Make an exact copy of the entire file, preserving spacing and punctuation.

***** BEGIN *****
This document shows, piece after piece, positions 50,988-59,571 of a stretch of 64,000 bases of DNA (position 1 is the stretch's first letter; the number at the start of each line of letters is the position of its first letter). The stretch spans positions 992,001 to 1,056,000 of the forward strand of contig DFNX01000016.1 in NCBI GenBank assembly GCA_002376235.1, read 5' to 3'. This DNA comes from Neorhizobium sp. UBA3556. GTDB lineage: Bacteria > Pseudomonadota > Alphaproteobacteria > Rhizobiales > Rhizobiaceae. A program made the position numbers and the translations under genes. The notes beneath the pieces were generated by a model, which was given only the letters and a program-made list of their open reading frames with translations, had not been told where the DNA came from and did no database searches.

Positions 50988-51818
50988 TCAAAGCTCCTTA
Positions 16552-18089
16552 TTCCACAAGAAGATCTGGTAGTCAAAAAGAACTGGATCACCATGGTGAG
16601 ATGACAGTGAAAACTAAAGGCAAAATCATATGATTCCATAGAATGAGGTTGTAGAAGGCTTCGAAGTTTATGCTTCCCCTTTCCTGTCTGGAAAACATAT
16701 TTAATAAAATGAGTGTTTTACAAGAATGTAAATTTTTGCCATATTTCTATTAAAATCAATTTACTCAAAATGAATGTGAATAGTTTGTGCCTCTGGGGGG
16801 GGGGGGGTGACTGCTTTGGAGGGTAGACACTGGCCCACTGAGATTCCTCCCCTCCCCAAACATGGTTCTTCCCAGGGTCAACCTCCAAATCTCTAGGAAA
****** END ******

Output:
This document shows, piece after piece, positions 50,988-59,571 of a stretch of 64,000 bases of DNA (position 1 is the stretch's first letter; the number at the start of each line of letters is the position of its first letter). The stretch spans positions 992,001 to 1,056,000 of the forward strand of contig DFNX01000016.1 in NCBI GenBank assembly GCA_002376235.1, read 5' to 3'. This DNA comes from Neorhizobium sp. UBA3556. GTDB lineage: Bacteria > Pseudomonadota > Alphaproteobacteria > Rhizobiales > Rhizobiaceae. A program made the position numbers and the translations under genes. The notes beneath the pieces were generated by a model, which was given only the letters and a program-made list of their open reading frames with translations, had not been told where the DNA came from and did no database searches.

Positions 50988-51818
50988 TCAAAGCTCCTTA
Positions 16552-18089
16552 TTCCACAAGAAGATCTGGTAGTCAAAAAGAACTGGATCACCATGGTGAG
16601 ATGACAGTGAAAACTAAAGGCAAAATCATATGATTCCATAGAATGAGGTTGTAGAAGGCTTCGAAGTTTATGCTTCCCCTTTCCTGTCTGGAAAACATAT
16701 TTAATAAAATGAGTGTTTTACAAGAATGTAAATTTTTGCCATATTTCTATTAAAATCAATTTACTCAAAATGAATGTGAATAGTTTGTGCCTCTGGGGGG
16801 GGGGGGGTGACTGCTTTGGAGGGTAGACACTGGCCCACTGAGATTCCTCCCCTCCCCAAACATGGTTCTTCCCAGGGTCAACCTCCAAATCTCTAGGAAA